This was a chance purchase thanks to a couple of bottles appearing at the Edinburgh Cadenheads store recently. Occasionally from the darkest depths of Campbeltown, a few previously believed sold out releases are rediscovered and sent on their merry way.
For Whisky Rover I was standing in the comfortable confines of the shop scouring the list and trying to recall anything that I had missed out on previously. The one bottle that did stand out on several fronts was this 22-year-old Cragganmore. I always have time for this distillery including the excellent official 12-year-old bottling that shows a refinement and flavour profile that others can only dream of at such an age.
You have to move quickly nowadays when stock does appear at Cadenheads or really with any retailer or online stockist. Word does get out rather quickly in this technological age of social media. This also applies to word of mouth and recommendations. Once the jungle drums strike up about a recent or forthcoming release being of decent quality, then don’t stand around debating whether to purchase. I’ve done this previously and lost out with need to debate, research or lull over a bottle. Nowadays when it’s gone then it’s gone; more than likely to an auction near you sadly.
With most of the bottles on this new arrival list being solitary examples and some already gone, decisions had to be made. Pricing quite often is a factor with most stockists but less so with Cadenheads it must be said. Their prices are somewhat remarkable at times and part of their success. How much would you expect to pay for a 22-year-old Cragganmore? Consider the aforementioned 12 will set you back around £35 and the Distillers Edition around £55 for something just a year older. Then you have the 2016 Special Release that is a No Age Statement along the lines of the dubious Clynelish Select Reserve bottlings. If you’ve got the stomach for the price, then a bottle of this Cragganmore will set you back an incredible £400 for something that is withholding vital information. In the wacky world of independent bottling the price for this Cadenhead bottling was just £70, which is amazing.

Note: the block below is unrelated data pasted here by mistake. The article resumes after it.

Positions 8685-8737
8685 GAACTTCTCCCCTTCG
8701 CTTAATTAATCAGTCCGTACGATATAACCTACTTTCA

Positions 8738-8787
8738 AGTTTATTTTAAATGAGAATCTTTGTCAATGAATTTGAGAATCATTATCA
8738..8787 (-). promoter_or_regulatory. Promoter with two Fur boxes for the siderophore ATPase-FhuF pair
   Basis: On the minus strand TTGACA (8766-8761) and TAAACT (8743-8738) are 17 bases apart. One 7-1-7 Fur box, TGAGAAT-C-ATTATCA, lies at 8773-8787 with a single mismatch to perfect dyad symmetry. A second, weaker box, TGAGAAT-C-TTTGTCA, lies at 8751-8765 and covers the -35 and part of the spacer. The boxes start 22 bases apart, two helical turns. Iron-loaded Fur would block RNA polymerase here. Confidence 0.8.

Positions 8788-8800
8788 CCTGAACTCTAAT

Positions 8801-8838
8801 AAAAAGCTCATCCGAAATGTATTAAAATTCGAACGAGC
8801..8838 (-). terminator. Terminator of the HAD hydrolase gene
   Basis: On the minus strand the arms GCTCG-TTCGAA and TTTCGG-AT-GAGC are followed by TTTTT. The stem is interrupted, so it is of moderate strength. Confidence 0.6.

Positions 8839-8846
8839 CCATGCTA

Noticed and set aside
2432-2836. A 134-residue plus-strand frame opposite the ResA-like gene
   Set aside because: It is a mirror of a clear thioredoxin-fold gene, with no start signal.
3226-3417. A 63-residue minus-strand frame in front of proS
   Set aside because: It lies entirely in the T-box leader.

Independent bottlings from this distillery are few and far between. Add to this the consistent quality of these small batch bottlings from Cadenheads that are a result of vatting various cases and wonderful things can happen. There’s a certain magical hocus-pocus being unleashed down in Campbeltown and combing casks can transform a whisky as we’ve seen with the consistently excellent Littlemill’s from the same bottler. Are two casks better than one? Unless one is exceptional, then yes I do believe so especially when they’re vatted minus an additional cask finish. Needless to say the deal was sealed and the purchase made and now for the review.
Colour: sanded pine
Nose: icing sugar and lime zest initially then more sweetness with honey and meringue. A balsa wood note and familiar caramel. A mint freshness with plasticine rounds off a solid arrival. With water more malt and spice are extracted with vanilla cream and white chocolate.
Taste: initially more Caribbean with coconut and lime with vanilla. With water its freshly made pancakes, all-spice and chestnuts.